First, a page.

KILLY: “It’s All About Energy” Toronto newest star speaks on his meteoric rise
It’s been a wild year for KILLY, the Toronto teenager who went viral with his incredible “Killamonjaro.” And while that song still goes, he followed it up with hit after hit—”Stolen Identity” and “Distance” exhibit the same raw energy and fiery flows, and KILLY’s stock is soaring as a result.
We spoke with KILLY to hear his side of the story—how he came to music, how the city and local artists like Jazz Cartier have responded, and why a song’s energy is really all that matters. Check it out above, and learn how artists like KILLY are changing rap here.
Trinidad James and ManMan Savage Take a Ride Around the Hood in “Father Figga” Video
Trinidad James$ drops the video for “Father Figga,” the title track from his new EP that drops today (July 28). The song and the video, which was shot by Vincent Lou Films, features Atlanta’s ManMan Savage and finds James and ManMan kicking it with the homies in the hood. The duo take a ride around the trap while taking in the scenery.
The former XXL Freshman always provides his fans with the crazy visuals. He portrayed three different characters in his “Di$respectful” video and his “Dad” visual was meme-worthy. “When the people want me to stop entertaining them with these videos they’ll let me know, Dad at it again,” Trinidad Jame$ says to XXL.
Father Figga is a 9-track EP that features Young Thug, Brother Joe and Madalen Duke, as well production from Sonny Digital, Ricky Racks, Nard n B and many more.
Australian Rapper Manu Crooks Levels Up on “Ridin'”
‘mood forever’ is set to drop this summer.
With each passing release, Manu Crooks is establishing himself as the next rapper out of Australia to make international waves. His mood forever release is right around the corner, and the lead-up has been marked by strong singles like “Blowin’ Up” and “Assumptions.” His moody delivery and trap-tinged production reaches new highs on “Ridin’,” which was written and recorded in Crooks’ native Sydney with producers Miracle and DOPAM!NE.
It’s a song that lays out the full range of Crooks’ influences. Raised in Australia and of Ghanaian descent, Crooks has distilled his experiences into something wholly unique. “Hearing the music that was being played even around the house growing up, it instills a certain rhythm in you,” Crooks said. “The whole African culture and sound is embedded deep within, it’s something I can’t really explain but it’s definitely special. Also living in Australia, it’s a very culturally diverse place and being around so many different nationalities is always so inspiring, for life not just music.”
With so much good music steadily coming through, it’s easy to miss some of the best. To help prevent this, we’ve rounded up the best songs from the past week. Here are the songs you can’t afford to skip, in no particular order.
KILLY – “Distance”
Killy had a viral hit on his hands with the hypnotic “Killamonjaro,” and now he’s back with another spaced-out track that looks to replicate that success. One of the things about Killy’s output so far, is that it sounds like his songs are one long hook, and “Distance” is the slickest example of this so far. The production from 100tones is low-key, but it’s definitely a key ingredient to what makes the track so addictive. “Distance” isn’t a flashy track by any means, but Killy sure knows how to leave an impression.—Joe Price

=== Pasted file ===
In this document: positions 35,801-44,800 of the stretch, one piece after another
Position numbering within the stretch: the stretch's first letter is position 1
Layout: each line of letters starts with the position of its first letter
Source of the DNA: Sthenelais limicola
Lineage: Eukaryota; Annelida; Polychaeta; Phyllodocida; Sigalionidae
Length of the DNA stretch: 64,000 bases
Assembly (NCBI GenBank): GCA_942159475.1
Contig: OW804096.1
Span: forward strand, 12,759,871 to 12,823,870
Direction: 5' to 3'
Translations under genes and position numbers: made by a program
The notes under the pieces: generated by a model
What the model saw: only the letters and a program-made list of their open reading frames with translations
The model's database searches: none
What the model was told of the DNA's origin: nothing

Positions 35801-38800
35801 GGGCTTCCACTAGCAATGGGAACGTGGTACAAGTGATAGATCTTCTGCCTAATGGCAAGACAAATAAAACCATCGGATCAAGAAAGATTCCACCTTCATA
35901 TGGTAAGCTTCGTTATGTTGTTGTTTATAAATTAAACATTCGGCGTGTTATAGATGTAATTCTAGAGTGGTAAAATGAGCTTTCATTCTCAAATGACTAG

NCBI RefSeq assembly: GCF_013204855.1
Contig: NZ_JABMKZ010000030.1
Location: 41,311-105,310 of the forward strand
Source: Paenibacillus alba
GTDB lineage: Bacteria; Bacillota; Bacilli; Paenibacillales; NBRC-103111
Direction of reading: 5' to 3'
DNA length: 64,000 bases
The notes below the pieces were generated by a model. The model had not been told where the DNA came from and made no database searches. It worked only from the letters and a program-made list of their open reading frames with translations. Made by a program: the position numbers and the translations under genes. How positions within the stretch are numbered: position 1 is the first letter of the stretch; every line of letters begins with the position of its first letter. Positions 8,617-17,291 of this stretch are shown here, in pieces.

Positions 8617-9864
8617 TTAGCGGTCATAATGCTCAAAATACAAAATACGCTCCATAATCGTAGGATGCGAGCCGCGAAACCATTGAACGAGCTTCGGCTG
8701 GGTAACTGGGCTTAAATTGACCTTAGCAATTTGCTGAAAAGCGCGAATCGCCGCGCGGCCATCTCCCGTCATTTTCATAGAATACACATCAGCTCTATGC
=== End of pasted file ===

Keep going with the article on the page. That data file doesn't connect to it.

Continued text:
Noisey Beats 1: Fast Life, Twista, Lil Pump and Smokepurpp, and More
Tune into episode 103 of Noisey Radio on Beats 1 this Saturday at 9 AM EST/6 AM PST and Sunday 9 PM EST/ 6 PM PST.
This week on Noisey Radio, we sit down with two of the most buzzing rappers in underground hip-hop, the unruly duo of Lil Pump and Smokepurpp. Then we catch up with Atlanta’s Fast Life who drops world premieres from his highly anticipated new EP, Fast Life Society Vol 1. Plus, don’t miss a check in with Chicago legend Twista.
T2 Ghetto Hippie feat. Maxo Kream *World Premiere*
D Flowers – Fell In Luv *World Premiere*
Twista – Happy Days feat. Supa Bwe
Fast Life – “Rolex State of Mind”
Bangladesh – “After Party (feat. Alley Boy, Future, Fast Life, CyHi The Prynce)”
Lil Wayne – “A Milli”
Yvng God – “Eye Pray (feat. Gucci Mane, Lil Yachty, Preme, Fast Life & Rich the Kid)”
Fast Life – “Juice (feat. Casey Veggies, Derek Watts)” *World Premiere*
Fast Life – “No Sweat” *World Premiere*
Lil Pump and Smokepurpp
Lil Pump – “Movin’ (feat. Smokepurpp)”
Lil Pump and Smokepurpp – “Broke My Wrist”
Lil Pump – “D Rose”
Smokepurpp – “Audi”
Smokepurpp – “Different Color Molly”
Lil Pump – “Molly”
DON MYKEL’S VIDEO FOR “RETURN OF THE DON” IS BREATHTAKING
Harlem-based emcee Don Mykel hits our pages with the premiere of the visuals for his new track “Return of The Don.” Tackling a sample-heavy instrumental with impeccable lyrics and razor-sharp flows, the rising rapper proves that his time is next while taking us on a tour of seemingly abandoned infrastructure.
KILLY, Canada’s Answer to Emo SoundCloud Rap, Shares “Distance” Video
Listen to his new song here.
Most of today’s biggest SoundCloud rappers are from the States, but Canada is proving that there is more beyond its OVO and XO offerings. A young, up-and-coming artist by the name of KILLY is the North’s answer to the likes of Lil Uzi Vert, XXXTENTACION and Lil Peep. While the Toronto native’s most popular track at the moment is “Killamonjaro,” which has racked up over half a million views on SoundCloud (and 1.6 mil on YouTube) since its release four months ago, his latest song/video for “Distance” has accumulated nearly 100 thousand views in less than 24 hours since the drop.
KILLY delivers catchy melodies over a synth-laced instrumental produced by 100tones. The visual, directed by limitedvision, finds the rapper hanging around Vancouver’s BC Place, Gastown and other areas; scenes from Dragon Ball Z are interweaved between some of the shots. Watch the music video above and stay tuned for more from the up-and-coming rapper.
When The East Is In The House: Clash Meets Rich Chigga
Internet icon Rich Chigga on his unexpected rise as Asia’s hottest rap export…